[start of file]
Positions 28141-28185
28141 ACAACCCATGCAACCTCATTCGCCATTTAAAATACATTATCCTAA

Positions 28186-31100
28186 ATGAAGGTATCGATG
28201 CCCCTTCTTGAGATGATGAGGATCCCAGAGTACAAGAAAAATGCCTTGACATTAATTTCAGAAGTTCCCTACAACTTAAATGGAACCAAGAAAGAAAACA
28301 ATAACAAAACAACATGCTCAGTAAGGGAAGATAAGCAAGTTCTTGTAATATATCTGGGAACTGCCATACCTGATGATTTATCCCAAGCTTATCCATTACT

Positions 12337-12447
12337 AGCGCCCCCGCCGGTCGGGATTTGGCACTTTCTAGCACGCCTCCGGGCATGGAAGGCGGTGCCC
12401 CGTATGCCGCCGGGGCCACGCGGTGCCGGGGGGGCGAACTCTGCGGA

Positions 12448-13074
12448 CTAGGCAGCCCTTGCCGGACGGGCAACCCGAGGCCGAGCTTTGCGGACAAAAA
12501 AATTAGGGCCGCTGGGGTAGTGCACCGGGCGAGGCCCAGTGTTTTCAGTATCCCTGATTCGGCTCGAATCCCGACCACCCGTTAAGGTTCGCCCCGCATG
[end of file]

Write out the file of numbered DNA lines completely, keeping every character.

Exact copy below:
Positions 28141-28185
28141 ACAACCCATGCAACCTCATTCGCCATTTAAAATACATTATCCTAA

Positions 28186-31100
28186 ATGAAGGTATCGATG
28201 CCCCTTCTTGAGATGATGAGGATCCCAGAGTACAAGAAAAATGCCTTGACATTAATTTCAGAAGTTCCCTACAACTTAAATGGAACCAAGAAAGAAAACA
28301 ATAACAAAACAACATGCTCAGTAAGGGAAGATAAGCAAGTTCTTGTAATATATCTGGGAACTGCCATACCTGATGATTTATCCCAAGCTTATCCATTACT

Positions 12337-12447
12337 AGCGCCCCCGCCGGTCGGGATTTGGCACTTTCTAGCACGCCTCCGGGCATGGAAGGCGGTGCCC
12401 CGTATGCCGCCGGGGCCACGCGGTGCCGGGGGGGCGAACTCTGCGGA

Positions 12448-13074
12448 CTAGGCAGCCCTTGCCGGACGGGCAACCCGAGGCCGAGCTTTGCGGACAAAAA
12501 AATTAGGGCCGCTGGGGTAGTGCACCGGGCGAGGCCCAGTGTTTTCAGTATCCCTGATTCGGCTCGAATCCCGACCACCCGTTAAGGTTCGCCCCGCATG